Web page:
It’s not often that I photograph books here on the blog, but when I do, I feel like I’m giving each book its own little fashion show.
This immediately reminds me of Mindy Kaling’s character on The Office being super annoying when she chants, “Fashion show at lunch!”
Today I’m rolling out the red carpet for Antony John’s latest beauty (pubbed today!), Elemental. I was able to get my copy early (thank you, Antony!) while I was in St. Louis earlier this month visiting with Adele. Adele actually got her copy first, so I was excited to see the final finish and production work and immediately ran my hands over the raised title, took the jacket off to inspect the binding and spine like the book nerd I am. All in all, it really is a great, solid cover. And while those may not be the most flowery words I’ve used in regards to cover art, it doesn’t make me love the jacket any less.
*cue upbeat runway music*
But the best part of this post? Antony let me pick his brain about the jacket artwork!
TCG: So here we are again doing another cover interview for a completely different story. You won’t find any misfit band members anywhere in this story (as far as I’ve read, at least!). When it came to thinking about a cover for Elemental, what was the first thing that came to mind?
AJ: To be honest, I had no idea what kind of cover the novel should have. The only things I knew for sure were that I wanted it to feel both fantastical and cool, and also that the wildness of the Outer Banks ought to be evoked in some way. Apparently, Tony Sahara felt the same way!
Yes, Tony Sahara was definitely tracking with that same thought! And this is the same guy who designed Eona. (!!!) Were you able to see any thumbnails/comps before the final version? What was your gut reaction when you first saw the cover art?
Okay, so first off, let us all take a moment to observe the awesomeness that is Tony Sahara. I’ve often said that the authors I admire most are the ones whose work has a connecting thread, but in which everything also feels new and fresh. I think this description fits Tony perfectly. His work is instantly recognizable, but there’s never anything remotely lazy about his work. Indeed, the cover to Elemental was constructed by overlaying twenty separate elements (bad pun) – which, let’s be honest, is pretty amazing.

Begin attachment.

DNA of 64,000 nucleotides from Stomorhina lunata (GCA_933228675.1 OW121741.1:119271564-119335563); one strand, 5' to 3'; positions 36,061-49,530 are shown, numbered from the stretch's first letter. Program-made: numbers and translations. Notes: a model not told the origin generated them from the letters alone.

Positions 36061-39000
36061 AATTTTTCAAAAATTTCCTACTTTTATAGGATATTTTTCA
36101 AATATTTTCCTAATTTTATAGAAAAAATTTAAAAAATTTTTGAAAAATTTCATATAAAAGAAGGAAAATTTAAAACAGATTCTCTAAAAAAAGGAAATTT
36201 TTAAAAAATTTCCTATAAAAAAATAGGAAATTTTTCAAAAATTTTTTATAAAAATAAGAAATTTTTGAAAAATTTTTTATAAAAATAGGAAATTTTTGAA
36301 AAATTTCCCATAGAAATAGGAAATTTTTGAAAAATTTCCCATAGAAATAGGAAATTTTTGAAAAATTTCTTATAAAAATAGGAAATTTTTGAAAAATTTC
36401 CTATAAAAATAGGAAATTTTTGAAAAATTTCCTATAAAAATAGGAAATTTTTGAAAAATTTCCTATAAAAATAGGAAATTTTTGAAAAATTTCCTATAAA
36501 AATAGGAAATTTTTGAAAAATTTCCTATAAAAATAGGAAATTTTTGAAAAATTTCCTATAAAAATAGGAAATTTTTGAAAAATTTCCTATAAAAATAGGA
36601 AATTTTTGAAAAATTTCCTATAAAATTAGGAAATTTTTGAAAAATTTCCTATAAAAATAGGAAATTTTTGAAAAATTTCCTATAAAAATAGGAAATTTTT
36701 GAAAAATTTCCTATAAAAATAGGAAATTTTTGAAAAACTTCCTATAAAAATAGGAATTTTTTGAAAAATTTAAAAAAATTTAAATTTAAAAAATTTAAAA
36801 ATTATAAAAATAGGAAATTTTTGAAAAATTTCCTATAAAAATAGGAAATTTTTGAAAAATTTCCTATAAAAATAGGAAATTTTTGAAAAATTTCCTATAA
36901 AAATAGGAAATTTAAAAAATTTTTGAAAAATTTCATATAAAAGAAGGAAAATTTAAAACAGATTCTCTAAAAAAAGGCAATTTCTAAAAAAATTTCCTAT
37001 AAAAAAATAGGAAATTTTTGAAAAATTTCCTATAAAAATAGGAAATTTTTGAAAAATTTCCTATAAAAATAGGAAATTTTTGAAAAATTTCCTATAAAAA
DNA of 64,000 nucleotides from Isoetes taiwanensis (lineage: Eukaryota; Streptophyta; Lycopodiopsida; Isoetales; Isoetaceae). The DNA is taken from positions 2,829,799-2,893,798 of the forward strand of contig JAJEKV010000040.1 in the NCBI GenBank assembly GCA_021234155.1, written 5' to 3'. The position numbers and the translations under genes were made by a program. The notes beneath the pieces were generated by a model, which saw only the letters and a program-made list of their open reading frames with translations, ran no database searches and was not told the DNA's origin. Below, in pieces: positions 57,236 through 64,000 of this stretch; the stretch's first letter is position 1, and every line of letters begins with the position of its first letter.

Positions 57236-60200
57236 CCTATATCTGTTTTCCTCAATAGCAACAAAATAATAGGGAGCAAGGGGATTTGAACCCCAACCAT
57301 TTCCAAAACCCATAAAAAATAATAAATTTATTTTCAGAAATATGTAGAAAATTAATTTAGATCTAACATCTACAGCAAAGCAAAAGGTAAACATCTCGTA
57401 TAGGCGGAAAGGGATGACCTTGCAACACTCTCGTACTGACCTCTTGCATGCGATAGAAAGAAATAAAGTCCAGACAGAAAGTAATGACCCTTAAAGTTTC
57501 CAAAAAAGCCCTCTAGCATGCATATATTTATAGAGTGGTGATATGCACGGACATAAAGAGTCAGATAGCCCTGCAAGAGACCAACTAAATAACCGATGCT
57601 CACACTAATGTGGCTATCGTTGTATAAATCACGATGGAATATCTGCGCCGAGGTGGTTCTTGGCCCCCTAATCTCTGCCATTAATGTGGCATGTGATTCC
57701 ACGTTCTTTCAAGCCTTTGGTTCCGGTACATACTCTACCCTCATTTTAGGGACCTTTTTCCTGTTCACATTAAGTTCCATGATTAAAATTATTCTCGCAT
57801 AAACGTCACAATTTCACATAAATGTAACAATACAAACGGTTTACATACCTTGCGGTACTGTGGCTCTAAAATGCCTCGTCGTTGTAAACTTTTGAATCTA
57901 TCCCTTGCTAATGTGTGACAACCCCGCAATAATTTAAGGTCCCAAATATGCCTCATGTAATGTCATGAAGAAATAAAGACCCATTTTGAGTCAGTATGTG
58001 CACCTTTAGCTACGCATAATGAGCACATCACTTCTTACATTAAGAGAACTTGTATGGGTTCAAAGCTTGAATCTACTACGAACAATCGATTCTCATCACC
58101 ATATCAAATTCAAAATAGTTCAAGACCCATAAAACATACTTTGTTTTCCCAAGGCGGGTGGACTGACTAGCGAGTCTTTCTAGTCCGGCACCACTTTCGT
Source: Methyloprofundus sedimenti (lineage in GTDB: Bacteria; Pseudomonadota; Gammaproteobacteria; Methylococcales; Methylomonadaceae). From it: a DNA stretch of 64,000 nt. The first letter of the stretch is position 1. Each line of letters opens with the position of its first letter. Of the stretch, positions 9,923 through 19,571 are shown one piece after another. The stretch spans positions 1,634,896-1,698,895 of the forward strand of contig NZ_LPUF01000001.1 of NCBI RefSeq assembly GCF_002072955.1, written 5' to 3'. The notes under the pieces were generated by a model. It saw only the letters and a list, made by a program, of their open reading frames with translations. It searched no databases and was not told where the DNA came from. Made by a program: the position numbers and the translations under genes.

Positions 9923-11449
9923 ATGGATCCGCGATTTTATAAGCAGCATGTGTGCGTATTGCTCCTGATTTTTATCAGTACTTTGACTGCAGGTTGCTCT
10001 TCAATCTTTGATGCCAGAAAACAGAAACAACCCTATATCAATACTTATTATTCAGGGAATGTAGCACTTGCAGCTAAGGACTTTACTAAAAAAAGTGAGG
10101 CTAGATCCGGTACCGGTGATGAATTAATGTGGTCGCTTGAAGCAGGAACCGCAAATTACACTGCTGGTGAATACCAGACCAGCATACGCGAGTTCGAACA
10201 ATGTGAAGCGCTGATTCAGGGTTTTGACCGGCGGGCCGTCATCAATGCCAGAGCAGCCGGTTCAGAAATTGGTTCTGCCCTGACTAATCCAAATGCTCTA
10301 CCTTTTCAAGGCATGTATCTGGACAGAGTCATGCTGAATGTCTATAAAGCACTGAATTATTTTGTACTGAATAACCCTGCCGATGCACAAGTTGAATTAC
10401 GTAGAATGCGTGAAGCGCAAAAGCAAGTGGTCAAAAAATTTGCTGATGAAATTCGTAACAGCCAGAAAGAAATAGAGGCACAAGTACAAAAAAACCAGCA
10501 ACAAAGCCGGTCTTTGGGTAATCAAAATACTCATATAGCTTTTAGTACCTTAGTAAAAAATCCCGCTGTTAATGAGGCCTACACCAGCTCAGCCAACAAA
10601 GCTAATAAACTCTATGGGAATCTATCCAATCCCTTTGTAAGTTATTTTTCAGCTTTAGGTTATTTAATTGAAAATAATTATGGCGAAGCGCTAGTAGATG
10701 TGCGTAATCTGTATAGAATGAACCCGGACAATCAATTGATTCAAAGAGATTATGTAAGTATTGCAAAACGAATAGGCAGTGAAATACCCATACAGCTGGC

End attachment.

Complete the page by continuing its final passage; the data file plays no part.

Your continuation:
As for sketches, no, I didn’t see any. Ordinarily, I’d crave an early glimpse of the cover direction, but he nailed it so well, I’m rather pleased I didn’t see it earlier. There’s nothing quite like receiving a cover and issuing a few well-chosen (and joyful) expletives. Seriously, I was head-over-heels in love with this cover from the get-go.
I remember when you were on the Guys Read panel at the YALSA Lit Symposium, you had mentioned that Elemental was the book you wrote for teenage you. What kind of cover would Teenage Antony be drawn to?
This one. I’m not just saying that, either. As a teen, I found movie posters infinitely more arresting than book covers, because it felt like there was a gulf in design quality between the two. That gulf has disappeared now, and some book covers are truly iconic.
Put it this way: If teen-me was browsing the local bookstore, I would find Elemental irresistible (from the perspective of the cover, I mean). I hope other teen boys will too.
It’s nice knowing that nowadays there’s much less of a design gulf between movie posters and book covers. What kind of covers did you grow up around, and what movie posters were you drawn to?
These two book covers are pretty representative of what book covers looked like in 1980s England. There’s something decidedly young about these covers, which reflects the fact that they were to be kept separate from adult literature. Edgy is most definitely not a part of these covers’ make up, which was problematic when you consider that at the same time I was seeing movie posters like Batman and Empire of the Sun. In the latter, the juxtaposition of the small boy holding a toy plane while a real plane crashes from the sky is a really powerful image. It seemed a shame to me that book covers couldn’t shoot for the same level of complexity – after all, we know very well that teens would pick up on it! (Random aside: Christian Bale went to my school, and was only allowed six weeks away to shoot this movie.)